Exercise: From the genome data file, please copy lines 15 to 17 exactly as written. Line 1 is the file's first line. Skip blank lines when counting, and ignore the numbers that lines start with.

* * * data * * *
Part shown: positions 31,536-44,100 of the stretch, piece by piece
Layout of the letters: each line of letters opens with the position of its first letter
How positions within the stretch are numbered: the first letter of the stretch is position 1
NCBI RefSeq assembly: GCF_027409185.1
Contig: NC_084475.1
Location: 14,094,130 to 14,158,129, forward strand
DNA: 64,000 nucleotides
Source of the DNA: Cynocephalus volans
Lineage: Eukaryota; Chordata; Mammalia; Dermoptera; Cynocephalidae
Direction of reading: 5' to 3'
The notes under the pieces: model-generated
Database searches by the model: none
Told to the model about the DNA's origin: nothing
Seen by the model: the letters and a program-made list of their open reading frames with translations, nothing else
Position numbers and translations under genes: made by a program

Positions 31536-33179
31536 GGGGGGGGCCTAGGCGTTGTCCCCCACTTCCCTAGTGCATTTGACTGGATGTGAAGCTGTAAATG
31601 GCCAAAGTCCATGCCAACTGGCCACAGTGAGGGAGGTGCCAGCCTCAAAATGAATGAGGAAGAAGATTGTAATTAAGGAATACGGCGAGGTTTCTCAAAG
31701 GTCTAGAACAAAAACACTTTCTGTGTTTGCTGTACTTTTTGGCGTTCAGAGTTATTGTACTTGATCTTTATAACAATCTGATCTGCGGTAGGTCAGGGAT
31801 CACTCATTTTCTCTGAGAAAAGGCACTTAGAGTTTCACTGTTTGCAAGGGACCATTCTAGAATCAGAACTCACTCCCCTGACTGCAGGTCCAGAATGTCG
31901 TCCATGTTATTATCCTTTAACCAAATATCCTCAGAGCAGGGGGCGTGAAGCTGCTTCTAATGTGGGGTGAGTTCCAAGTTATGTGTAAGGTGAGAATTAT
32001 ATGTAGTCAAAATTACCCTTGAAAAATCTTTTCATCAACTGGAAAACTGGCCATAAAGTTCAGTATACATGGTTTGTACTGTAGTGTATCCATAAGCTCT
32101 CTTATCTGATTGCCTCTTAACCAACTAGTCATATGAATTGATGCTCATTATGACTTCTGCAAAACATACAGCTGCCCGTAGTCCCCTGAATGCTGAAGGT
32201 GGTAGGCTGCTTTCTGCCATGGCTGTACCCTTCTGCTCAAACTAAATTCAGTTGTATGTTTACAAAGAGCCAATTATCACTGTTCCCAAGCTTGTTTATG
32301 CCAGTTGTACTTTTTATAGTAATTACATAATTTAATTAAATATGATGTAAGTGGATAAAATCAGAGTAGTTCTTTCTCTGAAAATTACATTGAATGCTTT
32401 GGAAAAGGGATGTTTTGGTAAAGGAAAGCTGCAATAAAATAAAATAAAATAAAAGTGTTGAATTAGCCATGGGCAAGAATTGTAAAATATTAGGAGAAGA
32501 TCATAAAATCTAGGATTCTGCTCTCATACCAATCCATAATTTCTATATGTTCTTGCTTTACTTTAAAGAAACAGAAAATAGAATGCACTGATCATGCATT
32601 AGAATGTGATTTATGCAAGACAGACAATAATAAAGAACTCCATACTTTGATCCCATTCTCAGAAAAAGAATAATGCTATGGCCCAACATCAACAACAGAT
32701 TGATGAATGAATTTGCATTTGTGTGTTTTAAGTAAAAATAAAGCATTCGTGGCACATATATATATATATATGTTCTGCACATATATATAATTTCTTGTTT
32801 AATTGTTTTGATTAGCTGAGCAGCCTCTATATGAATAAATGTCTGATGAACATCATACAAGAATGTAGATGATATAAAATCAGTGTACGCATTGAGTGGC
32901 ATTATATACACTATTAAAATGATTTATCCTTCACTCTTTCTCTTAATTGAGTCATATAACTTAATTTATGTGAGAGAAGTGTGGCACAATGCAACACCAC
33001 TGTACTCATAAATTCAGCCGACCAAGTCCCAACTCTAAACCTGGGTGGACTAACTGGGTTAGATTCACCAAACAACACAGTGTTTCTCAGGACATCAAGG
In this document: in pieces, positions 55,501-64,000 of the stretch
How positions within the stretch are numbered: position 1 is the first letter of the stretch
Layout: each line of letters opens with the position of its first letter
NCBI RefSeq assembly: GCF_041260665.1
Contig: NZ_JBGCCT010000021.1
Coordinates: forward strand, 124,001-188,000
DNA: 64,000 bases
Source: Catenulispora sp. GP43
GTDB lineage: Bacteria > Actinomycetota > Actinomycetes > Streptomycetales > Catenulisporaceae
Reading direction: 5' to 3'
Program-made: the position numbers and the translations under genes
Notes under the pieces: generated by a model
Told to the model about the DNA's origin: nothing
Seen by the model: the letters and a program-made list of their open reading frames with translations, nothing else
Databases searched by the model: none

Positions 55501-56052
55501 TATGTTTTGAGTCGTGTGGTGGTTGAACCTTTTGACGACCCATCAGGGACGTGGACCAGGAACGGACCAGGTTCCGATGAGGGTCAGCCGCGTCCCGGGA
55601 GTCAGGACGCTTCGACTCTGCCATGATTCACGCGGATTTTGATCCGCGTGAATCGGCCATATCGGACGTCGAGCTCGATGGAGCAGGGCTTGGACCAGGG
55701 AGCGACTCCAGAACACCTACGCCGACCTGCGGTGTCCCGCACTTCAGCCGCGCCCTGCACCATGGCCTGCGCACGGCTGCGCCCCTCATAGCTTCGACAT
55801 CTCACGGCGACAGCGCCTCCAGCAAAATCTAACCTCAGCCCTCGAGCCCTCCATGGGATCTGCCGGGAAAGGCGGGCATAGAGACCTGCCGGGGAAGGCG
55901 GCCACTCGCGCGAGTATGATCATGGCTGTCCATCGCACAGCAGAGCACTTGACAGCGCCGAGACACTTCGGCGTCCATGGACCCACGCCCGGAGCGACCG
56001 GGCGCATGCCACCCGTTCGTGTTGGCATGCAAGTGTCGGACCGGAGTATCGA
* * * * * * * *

Position numbers and translations under genes: made by a program

Positions 31536-33179
31536 GGGGGGGGCCTAGGCGTTGTCCCCCACTTCCCTAGTGCATTTGACTGGATGTGAAGCTGTAAATG